How to Choose A Black-eyed Susan
Black-eyed Susans are a mainstay of native plant gardens in Baltimore for good reason. They bloom reliably from late summer through to first frost, sometimes flowering into December. The bright yellow and gold flowers complement purples and blues of asters and joe pye. The flowers are attractive to pollinators, and the seeds are loved by birds.
Here’s a rundown of several of the most common varieties of plants in the genus Rudbeckia, which are often called ‘black-eyed Susan’ as a group or – more often coneflowers.
The classic black-eyed Susan, and state flower of Maryland, is Rudbeckia hirta. Depending on the population, this variety can be an annual, a biennial (a plant with a two-year lifecycle) or short-lived perennial.
In urban and suburban gardens, the most common black-eyed Susan is Rudbeckia fulgida. This species is more dependably perennial, is typically shorter than Rudbeckia hirta, and is quite lovely. For many years, the variety of Rudbeckia fulgida that was most often sold in garden centers was Rudbeckia fulgida var. sullivanti ‘Goldsturm’.
Goldsturm, however, is not as dependable in the garden as we’d like it to be. Instead, we usually recommend three other varieties: Rudbeckia fulgida var. deamii, Rudbeckia fulgida var. fulgida, and Rudbeckia fulgida var. speciosa.
Rudbeckia var. deamii is a little taller than ‘Goldsturm’ but is much stronger and diseases resistant.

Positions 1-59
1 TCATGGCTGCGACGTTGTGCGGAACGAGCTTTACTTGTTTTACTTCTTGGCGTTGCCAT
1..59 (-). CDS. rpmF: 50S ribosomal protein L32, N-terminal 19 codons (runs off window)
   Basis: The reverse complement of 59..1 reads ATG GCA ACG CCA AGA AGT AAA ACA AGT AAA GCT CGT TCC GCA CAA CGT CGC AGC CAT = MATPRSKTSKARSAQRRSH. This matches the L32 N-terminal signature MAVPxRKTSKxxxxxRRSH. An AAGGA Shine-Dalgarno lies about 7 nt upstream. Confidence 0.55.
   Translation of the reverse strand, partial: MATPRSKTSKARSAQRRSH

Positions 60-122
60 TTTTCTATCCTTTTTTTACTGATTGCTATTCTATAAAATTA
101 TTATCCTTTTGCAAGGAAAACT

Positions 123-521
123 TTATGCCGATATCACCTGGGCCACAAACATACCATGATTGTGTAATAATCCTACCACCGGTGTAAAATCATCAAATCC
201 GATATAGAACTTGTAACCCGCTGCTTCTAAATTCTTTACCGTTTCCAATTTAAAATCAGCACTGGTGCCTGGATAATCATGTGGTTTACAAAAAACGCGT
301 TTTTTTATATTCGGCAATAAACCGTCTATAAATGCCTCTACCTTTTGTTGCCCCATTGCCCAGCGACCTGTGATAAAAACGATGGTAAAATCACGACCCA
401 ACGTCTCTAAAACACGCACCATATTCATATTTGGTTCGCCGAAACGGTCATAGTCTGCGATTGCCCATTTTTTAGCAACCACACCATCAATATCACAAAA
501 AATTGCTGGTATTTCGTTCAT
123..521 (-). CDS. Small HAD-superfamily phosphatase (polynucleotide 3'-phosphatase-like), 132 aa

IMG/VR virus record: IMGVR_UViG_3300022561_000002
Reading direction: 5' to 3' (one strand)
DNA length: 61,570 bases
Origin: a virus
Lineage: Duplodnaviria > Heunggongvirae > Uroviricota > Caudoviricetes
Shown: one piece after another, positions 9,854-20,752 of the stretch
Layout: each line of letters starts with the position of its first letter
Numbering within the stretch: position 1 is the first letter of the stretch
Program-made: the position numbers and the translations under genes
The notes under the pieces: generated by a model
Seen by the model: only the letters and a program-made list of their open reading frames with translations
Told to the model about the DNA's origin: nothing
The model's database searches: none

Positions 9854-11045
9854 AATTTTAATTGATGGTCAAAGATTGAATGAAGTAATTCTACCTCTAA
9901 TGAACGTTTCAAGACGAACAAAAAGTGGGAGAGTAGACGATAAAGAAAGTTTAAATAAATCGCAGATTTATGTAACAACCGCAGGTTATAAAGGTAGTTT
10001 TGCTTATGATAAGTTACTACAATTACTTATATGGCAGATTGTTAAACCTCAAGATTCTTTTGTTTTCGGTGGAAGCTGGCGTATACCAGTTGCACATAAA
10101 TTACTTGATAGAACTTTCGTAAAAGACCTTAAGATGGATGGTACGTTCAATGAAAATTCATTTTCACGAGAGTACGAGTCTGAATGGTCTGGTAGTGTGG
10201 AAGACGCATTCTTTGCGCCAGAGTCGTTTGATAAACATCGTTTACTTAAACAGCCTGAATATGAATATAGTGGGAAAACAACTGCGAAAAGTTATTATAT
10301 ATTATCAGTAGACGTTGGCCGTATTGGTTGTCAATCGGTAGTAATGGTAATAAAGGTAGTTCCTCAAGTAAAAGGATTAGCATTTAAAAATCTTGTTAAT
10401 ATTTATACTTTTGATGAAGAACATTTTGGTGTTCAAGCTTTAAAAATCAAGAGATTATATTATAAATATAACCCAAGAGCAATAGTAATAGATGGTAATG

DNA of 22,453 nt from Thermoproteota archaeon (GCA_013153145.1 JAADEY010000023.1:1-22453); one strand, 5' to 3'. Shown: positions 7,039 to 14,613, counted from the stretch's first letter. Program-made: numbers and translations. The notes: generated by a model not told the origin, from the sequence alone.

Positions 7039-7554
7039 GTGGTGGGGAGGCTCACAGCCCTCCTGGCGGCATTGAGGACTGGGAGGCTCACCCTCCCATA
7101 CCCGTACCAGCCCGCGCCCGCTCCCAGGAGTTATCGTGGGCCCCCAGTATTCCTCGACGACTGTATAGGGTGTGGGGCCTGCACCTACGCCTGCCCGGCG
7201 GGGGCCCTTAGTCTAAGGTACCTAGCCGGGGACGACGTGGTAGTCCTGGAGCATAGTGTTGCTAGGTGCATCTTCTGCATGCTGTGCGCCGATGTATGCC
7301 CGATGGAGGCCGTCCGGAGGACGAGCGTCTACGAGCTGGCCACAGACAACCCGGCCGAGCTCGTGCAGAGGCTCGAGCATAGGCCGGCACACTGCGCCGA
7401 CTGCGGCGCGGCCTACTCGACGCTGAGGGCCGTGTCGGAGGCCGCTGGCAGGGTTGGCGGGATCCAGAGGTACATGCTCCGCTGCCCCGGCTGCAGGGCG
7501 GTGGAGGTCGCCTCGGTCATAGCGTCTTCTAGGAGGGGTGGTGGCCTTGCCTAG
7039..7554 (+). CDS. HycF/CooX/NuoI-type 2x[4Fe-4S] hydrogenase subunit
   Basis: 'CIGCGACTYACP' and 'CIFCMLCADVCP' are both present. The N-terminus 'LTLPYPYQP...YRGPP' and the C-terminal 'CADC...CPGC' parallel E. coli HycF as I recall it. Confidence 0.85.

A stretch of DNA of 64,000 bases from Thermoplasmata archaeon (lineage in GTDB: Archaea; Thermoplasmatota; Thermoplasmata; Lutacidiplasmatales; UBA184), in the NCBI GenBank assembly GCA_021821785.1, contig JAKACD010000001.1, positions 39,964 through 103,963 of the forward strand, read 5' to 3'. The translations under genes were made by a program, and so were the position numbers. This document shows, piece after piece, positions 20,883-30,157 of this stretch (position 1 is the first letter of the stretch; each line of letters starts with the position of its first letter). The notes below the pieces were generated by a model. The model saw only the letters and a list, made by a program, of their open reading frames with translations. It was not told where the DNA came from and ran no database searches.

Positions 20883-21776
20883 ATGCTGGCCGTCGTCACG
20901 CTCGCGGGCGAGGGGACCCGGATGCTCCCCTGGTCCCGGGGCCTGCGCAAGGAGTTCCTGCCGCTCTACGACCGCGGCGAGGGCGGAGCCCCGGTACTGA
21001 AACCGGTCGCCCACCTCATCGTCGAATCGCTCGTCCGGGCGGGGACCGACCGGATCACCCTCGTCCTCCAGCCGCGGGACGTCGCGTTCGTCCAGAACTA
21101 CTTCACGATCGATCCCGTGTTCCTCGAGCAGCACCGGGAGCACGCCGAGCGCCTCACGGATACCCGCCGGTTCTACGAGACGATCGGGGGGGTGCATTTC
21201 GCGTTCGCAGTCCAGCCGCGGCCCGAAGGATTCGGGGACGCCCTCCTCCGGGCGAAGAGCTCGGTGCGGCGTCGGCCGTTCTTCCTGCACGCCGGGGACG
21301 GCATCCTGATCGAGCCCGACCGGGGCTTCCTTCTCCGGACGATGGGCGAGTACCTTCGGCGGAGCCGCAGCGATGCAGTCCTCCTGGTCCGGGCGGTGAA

Rudbeckia var. fulgida is equally strong, but a little smaller and finer. It also blooms a little later and much longer than ‘Goldsturm’. It’s one of our favorites.
Rudbeckia var. speciosa is a new variety for us: even shorter than var. fulgida but with larger flowers. This one is reportedly very disease resistant, and we can’t wait to see it perform in Baltimore gardens.
Rudbeckia laciniata, or cutleaf coneflower, resembles a both black-eyed Susan and coneflowers. Cutleaf coneflower attracts butterflies and other pollinators, and thrives in partial sun. It prefers some moisture, and we’ve seen great success with this plant in the lowest levels of rain gardens. This is a tall species (often five feet or more)and can spread by rhizome, so give it some room.
The common name for Rudbeckia triloba is “brown-eyed Susan”, but it resembles black-eyed Susan so closely that the common names are often interchanged. This species is a bit bushier than most, with prolific blooms of small flowers. Because it self-seeds freely, Rudbeckia triloba works especially well for naturalizing a disturbed site.
Rudbeckia hirta, fulgida, laciniata, and triloba are all native to Maryland. There are two other varieties of Rudbeckia that we sometimes offer whose range does not include Maryland but that perform well here for both gardeners and wildlife.
A native of the southeastern plains, Rudbeckia maxima earns its common name: giant coneflower. This species is not native to Maryland, but the attractiveness of this plant to goldfinches and the sheer joy of having a seven foot tall Rudbeckia make it worth trying in the right spot: moist fertile soil in full sun. Plant this one in large groupings if you can.
Rudbeckia subtomentosa is usually found in the Ozarks, and the cultivar ’Henry Eilers’ is usually one of the more shade tolerant Rudbeckias. Discovered in a remnant population in Illinois, this variety has striking starburst-like flower heads. It is very upright, and the stiff stems make it a good companion plant for asters and other late season plants.
Whichever variety of Rudbeckia you choose for your garden, birds and pollinators will thank you. Although Herring Run Nursery’s inventory varies due to seasonal fluctuations and availability, we love to offer a variety of black-eyed Susans to native plant gardeners in both spring and fall.